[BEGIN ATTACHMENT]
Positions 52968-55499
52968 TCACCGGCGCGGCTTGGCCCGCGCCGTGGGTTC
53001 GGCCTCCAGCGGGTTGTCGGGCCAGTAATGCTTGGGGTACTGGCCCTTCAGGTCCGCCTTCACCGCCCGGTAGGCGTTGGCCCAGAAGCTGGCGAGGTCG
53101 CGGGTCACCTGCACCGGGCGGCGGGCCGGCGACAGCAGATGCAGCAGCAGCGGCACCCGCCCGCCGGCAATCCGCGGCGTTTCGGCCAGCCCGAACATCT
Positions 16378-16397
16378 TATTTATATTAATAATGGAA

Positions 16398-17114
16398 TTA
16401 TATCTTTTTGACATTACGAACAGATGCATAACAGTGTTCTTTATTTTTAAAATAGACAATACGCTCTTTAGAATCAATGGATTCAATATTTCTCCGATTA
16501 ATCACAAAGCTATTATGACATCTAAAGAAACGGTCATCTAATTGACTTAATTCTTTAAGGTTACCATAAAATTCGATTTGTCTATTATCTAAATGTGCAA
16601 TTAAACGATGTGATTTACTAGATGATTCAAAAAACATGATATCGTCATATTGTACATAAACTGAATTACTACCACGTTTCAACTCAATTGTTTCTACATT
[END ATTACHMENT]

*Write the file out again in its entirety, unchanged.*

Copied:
Positions 52968-55499
52968 TCACCGGCGCGGCTTGGCCCGCGCCGTGGGTTC
53001 GGCCTCCAGCGGGTTGTCGGGCCAGTAATGCTTGGGGTACTGGCCCTTCAGGTCCGCCTTCACCGCCCGGTAGGCGTTGGCCCAGAAGCTGGCGAGGTCG
53101 CGGGTCACCTGCACCGGGCGGCGGGCCGGCGACAGCAGATGCAGCAGCAGCGGCACCCGCCCGCCGGCAATCCGCGGCGTTTCGGCCAGCCCGAACATCT
Positions 16378-16397
16378 TATTTATATTAATAATGGAA

Positions 16398-17114
16398 TTA
16401 TATCTTTTTGACATTACGAACAGATGCATAACAGTGTTCTTTATTTTTAAAATAGACAATACGCTCTTTAGAATCAATGGATTCAATATTTCTCCGATTA
16501 ATCACAAAGCTATTATGACATCTAAAGAAACGGTCATCTAATTGACTTAATTCTTTAAGGTTACCATAAAATTCGATTTGTCTATTATCTAAATGTGCAA
16601 TTAAACGATGTGATTTACTAGATGATTCAAAAAACATGATATCGTCATATTGTACATAAACTGAATTACTACCACGTTTCAACTCAATTGTTTCTACATT